Partial Discharge

  PD is defined as a localised breakdown. PD activity is initiated within SF6 gas due to the presence of moisture and air, protrusions or abrasions on the insulator surface, freely floating particles within the gas. Corona is defined as a type of Partial Discharge that occurs in gaseous medium around the conductor. It is the ionisation of the surrounding gas and usually develops around the freely floating electrodes. Corona is an electron dominant process. The electron temperature is much higher than the gas temperature, since the gas exists under non-equilibrium conditions. The mean energy of the electrons in the corona is limited to 5 to 10 eV. This already exceeds the SF6 bond energy between SF5-F of 3.5-4 eV and the electron impact will dominate the decomposition process. The electron impact dissociation process can lead to the following reactions:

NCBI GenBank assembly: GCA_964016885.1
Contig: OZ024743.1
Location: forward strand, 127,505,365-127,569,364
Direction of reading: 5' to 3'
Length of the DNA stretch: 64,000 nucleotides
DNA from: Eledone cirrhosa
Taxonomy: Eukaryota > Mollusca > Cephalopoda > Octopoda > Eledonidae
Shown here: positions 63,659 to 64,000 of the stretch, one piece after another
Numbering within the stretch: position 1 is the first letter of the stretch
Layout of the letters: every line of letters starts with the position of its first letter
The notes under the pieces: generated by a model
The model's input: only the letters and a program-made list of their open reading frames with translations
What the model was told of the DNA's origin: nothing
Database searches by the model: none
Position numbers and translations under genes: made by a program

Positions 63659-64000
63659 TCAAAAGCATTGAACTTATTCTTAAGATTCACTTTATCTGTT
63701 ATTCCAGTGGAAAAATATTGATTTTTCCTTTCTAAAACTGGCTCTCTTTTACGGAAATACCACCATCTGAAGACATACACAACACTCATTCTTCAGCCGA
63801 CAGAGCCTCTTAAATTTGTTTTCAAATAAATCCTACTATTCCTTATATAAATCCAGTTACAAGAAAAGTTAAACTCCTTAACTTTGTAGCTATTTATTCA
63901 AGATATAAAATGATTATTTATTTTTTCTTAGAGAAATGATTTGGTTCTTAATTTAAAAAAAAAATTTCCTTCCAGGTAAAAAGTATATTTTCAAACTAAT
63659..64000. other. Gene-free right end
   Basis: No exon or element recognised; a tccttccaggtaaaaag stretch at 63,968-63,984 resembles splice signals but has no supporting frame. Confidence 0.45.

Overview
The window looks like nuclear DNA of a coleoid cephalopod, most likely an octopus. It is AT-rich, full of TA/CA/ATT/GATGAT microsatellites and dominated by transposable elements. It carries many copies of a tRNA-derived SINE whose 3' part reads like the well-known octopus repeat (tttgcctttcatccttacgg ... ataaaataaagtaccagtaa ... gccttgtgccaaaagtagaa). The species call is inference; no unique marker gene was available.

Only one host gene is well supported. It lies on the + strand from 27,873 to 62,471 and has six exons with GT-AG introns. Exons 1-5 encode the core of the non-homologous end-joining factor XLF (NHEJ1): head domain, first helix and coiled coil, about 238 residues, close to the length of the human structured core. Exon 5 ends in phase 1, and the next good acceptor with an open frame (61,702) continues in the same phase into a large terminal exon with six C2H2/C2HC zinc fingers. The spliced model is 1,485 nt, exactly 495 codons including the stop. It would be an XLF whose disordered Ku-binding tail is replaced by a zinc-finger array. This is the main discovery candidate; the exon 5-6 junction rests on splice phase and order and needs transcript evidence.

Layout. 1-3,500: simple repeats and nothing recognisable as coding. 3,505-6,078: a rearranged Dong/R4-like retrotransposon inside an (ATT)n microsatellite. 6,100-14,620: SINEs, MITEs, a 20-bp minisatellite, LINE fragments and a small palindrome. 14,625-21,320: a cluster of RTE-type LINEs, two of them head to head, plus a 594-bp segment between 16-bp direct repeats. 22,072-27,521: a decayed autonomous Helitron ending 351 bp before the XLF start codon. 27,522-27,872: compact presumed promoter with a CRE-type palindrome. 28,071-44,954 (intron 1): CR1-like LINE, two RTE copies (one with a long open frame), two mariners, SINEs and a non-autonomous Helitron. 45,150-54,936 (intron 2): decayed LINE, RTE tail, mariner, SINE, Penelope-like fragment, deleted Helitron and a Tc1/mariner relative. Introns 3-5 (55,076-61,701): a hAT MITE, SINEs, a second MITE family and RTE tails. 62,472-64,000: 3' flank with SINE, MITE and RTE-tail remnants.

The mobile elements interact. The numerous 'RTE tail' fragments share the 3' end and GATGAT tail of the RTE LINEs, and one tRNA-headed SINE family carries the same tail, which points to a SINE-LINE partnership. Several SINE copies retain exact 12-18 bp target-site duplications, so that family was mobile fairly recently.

e + SF6 -------------> SFX + (6-x)F, x <5
e + SFX -------------> SFX + F

  Multi-step dissociation leads to the formation of lower fluorides of Sulphur such as SF4 & SF3. In the absence of contaminants in the gas or on the surface of insulators, the products of decomposition of SF6 quickly recombine though relatively rapid process to explain the thermal conversion of SF4 + F2 into SF6. However, in the process of oxygen and moisture, the recombination process can be interfered with by the reaction between the lower fluorides of sulphur and the contaminants to form sulphur oxyfluoride, HF and metallic fluoride. Some of the reactions can be expressed as follows:

SF5 + OH ---------> SOF4 + HF
SF5 + O ------------>SOF4 + F
SF4 + O ------------> SOF2 + 2F
SF2 + O ------------> SOF2